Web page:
How can we help our students grow as thinkers, collaborators, self-managers, communicators and researchers as they inquire? The Power of Inquiry is an inspiring and comprehensive guide to the implementation of quality inquiry practices in the contemporary classroom. Organized around ten essential questions, each chapter provides both a theoretical and practical overview of the elements that combine to create learning environments rich in purpose and passion.
In his 2015 book Creating Cultures of Thinking: The 8 Forces We Must Master to Truly Transform Our Schools, Ron Ritchhart makes the case that in order to prepare students for a complex, rapidly changing world, schools need to focus less on rote learning and more on developing students' thinking skills.
Ron identifies 8 cultural forces that shape an environment where thinking is valued, visible, and actively promoted: expectations, language, time, modeling, opportunities, routines, interactions, and environment.
With compelling examples from real classrooms, he demonstrates how teachers can thoughtfully leverage these forces to transform their classroom culture into one where curiosity is nurtured, ideas are explored, and reflection is practiced.
Ron's central thesis is an important one: critical and creative thinking skills must be woven throughout the fabric of school culture in order for students to reach their full potential.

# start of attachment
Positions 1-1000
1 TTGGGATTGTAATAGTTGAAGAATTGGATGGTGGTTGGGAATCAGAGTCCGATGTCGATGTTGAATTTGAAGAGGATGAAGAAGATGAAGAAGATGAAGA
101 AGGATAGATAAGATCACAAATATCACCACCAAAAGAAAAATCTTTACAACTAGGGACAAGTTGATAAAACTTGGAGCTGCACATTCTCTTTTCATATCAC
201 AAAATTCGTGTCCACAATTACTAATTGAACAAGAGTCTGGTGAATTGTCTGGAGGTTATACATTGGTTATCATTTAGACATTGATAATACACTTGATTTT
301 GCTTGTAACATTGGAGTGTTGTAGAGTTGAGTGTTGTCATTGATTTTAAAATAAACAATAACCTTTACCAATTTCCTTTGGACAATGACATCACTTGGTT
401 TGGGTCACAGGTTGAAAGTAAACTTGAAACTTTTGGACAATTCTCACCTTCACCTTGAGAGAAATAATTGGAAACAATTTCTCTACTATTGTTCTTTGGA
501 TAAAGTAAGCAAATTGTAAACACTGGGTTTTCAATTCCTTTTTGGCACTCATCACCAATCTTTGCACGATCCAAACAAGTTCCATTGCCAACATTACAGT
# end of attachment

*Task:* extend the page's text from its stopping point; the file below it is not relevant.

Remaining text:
Schools need to focus less on rote learning and more on developing students' thinking skills.
There are 8 cultural forces that shape an environment where thinking is valued and promoted.
The 8 forces are: expectations, language, time, modeling, opportunities, routines, interactions, and environment.
Teachers can leverage these forces to transform their classroom culture.
Classrooms should nurture curiosity, explore ideas, and practice reflection.
Critical and creative thinking skills must be woven into the fabric of school culture.
Teachers can thoughtfully use the forces to promote thinking in their classrooms.
Examples from real classrooms demonstrate how the forces can be implemented.
Promoting thinking skills helps students reach their full potential.
Cultures of Thinking in Action  provides a practical guide for educators looking to foster critical thinking skills in their classrooms.
Authors Ron Ritchhart and David Perkins draw on years of research from Project Zero at Harvard to outline strategies for developing "cultures of thinking" where creative thought and deep understanding are valued.
While thinking skills are often viewed as fixed abilities, the authors make the case that thinking can be taught and improved through thoughtful classroom culture and deliberate instruction.